J. Scott Campbell
Back in 2009, when IDW announced their intentions to collect Andy Hartnell and J. Scott Campbell’s former WildStorm series Danger Girl, they mentioned plans to publish new stories at some point. Today in an interview with Comic Book Resources, IDW’s Chief Creative Officer and Editor-in-Chief Chris Ryall revealed that plans are in the works on a new Danger Girl series coming next spring.
Reporter Shaun Manning asked Ryall about Abbey Chase’s appearance on the cover of Infestation 2 #1. “Yeah, we were going to do her own ["Infestation 2"] series, but we’re actually doing a new Danger Girl series in the Spring, too, so we didn’t want to conflict with that,” Ryall said. “She’ll be part of the storyline but not have her own spinoff book attached to the Infestation event.”
While it’s been years since a Danger Girl solo comic graced the stands, Abbey Chase and her friends have popped up in other places, including the Danger Girl/Army of Darkness crossover series published by Dynamite earlier this year.
J. Scott Campbell’s never been the most realistic of comic artists, and that’s part of his charm. But the notorious pranksters at 4chan have taken issue with the way he posed Mary Jane Watson on the cover to Marvel’s The Amazing Spider-Man #601. You’ll need to click after the break to see 4chan members acting out the contortions.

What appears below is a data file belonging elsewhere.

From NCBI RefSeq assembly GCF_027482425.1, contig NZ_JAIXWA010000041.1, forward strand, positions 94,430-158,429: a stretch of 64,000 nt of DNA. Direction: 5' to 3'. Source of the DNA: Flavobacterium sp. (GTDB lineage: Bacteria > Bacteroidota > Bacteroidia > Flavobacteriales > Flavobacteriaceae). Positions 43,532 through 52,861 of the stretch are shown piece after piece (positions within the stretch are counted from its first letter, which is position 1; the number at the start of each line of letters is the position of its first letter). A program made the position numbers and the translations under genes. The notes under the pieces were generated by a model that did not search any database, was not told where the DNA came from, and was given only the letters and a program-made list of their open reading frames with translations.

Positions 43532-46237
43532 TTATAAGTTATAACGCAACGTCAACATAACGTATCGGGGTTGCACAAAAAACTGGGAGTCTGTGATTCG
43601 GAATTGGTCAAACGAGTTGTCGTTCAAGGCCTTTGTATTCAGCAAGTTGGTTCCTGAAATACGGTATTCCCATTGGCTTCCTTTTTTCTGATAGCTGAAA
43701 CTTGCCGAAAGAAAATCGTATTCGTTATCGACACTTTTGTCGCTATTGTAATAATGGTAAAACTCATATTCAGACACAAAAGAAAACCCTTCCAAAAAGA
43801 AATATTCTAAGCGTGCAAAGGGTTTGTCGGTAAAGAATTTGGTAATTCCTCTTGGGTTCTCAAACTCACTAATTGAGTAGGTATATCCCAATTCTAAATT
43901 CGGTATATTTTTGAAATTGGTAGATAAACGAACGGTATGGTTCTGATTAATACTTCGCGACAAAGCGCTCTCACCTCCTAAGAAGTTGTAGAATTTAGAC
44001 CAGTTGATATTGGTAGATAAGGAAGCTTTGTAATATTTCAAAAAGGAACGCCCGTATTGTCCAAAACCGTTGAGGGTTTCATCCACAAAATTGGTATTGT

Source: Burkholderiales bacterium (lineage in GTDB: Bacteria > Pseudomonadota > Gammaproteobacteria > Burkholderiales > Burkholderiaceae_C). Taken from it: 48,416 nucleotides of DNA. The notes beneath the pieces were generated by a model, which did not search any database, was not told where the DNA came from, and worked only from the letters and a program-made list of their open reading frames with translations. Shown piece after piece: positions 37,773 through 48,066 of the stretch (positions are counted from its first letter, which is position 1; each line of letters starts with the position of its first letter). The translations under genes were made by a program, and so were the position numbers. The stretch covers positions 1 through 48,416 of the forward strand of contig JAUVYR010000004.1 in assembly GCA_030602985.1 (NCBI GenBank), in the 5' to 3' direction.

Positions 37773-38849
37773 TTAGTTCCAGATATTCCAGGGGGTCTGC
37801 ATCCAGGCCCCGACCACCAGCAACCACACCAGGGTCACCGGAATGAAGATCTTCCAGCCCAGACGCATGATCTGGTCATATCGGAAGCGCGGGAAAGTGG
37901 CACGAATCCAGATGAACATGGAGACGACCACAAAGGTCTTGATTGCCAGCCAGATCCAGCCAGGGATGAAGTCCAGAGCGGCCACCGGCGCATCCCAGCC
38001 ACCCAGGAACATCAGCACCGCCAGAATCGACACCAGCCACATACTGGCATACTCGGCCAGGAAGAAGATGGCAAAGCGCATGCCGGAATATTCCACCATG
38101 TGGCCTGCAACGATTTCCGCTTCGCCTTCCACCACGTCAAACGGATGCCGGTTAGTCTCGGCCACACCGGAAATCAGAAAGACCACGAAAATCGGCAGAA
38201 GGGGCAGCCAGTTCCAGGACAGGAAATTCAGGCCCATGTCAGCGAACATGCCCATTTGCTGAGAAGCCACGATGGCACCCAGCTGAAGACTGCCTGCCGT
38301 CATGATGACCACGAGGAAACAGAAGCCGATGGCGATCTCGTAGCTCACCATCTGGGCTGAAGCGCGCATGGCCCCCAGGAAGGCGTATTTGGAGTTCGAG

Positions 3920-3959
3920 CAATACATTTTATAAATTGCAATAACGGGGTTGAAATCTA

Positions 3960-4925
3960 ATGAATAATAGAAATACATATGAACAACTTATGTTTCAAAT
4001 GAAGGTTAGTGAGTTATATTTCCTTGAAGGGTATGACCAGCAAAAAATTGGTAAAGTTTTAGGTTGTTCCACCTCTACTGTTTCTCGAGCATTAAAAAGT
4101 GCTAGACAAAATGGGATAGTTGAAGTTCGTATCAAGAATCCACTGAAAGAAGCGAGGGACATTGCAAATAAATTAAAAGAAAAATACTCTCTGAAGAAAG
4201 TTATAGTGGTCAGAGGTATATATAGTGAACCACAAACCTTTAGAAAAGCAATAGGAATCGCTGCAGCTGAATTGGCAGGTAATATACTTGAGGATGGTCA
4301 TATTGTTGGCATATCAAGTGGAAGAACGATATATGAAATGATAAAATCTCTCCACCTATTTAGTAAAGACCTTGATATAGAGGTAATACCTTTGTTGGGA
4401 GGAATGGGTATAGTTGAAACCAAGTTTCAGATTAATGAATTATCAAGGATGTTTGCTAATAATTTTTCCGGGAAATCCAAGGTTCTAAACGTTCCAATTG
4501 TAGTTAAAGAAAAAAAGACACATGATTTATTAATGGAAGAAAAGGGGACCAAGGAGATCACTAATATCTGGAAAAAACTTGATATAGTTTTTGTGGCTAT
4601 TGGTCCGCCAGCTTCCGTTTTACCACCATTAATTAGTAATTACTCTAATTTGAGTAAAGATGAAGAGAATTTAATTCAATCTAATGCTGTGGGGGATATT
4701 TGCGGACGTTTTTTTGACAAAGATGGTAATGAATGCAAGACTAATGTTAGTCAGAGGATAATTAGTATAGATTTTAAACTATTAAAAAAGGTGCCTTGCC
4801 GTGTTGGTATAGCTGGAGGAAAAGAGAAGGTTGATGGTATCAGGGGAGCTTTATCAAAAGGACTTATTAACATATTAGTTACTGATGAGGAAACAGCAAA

This brings up a broader point about cartooning: Since their inception, comics have largely strayed away from realistic depictions of characters, be they humans, anthropomorphic animals or anything else. While Campbell’s poses might not be anatomically realistic, part of his style/aesthetic/appeal lies in that bending of reality. Having real people act out some of the exaggerated poses of Campbell, Rob Liefeld or Jack Kirby would show how unrealistic they are … but then again, that stylistic exageration is what makes illustration different from photography and part of the appeal.
That out of the way, seeing people act out Campbell’s poses below is engrossing.
Although best known for his hyper-stylized superhero artwork, J. Scott Campbell is a talented caricaturist. And sometimes that love of genre entertainment and portraiture combines — with a hint of tiger blood.
Inspired by the recent interviews with Two & A Half Men actor Charlie Sheen, J. Scott Campbell takes the actor’s “tiger blood” phrase and melds it with Thundercats in this inspired illustration on the right. Check out the artist’s DeviantArt page for this and a variety of work, including some amazing Lost portraits.
As of late, Campbell has been a cover artist for both Marvel and Zenescope. His next major interior project is a long-awaited Spider-Man story with writer Jeph Loeb, announced back in 2006.
Bobby Chiu hosts a nearly hour-long discussion with veteran artist J. Scott Campbell covering his process, his childhood, his early career, his influences, selling original art, and much more.
Marvel has unveiled J. Scott Campbell’s variant cover for Uncanny X-Force #1, which kicks off the new ongoing series by Rick Remender and Jerome Opeña. Debuting on Oct. 6, the title spins out of X-Men: Second Coming as Wolverine assembles a special team — Archangel, Psylocke, Deadpool and Fantomex — to take on missions that Cyclops doesn’t have the stomach for. First up: preventing Apocalypse from rising again.
See the full cover and solicitation details after the break: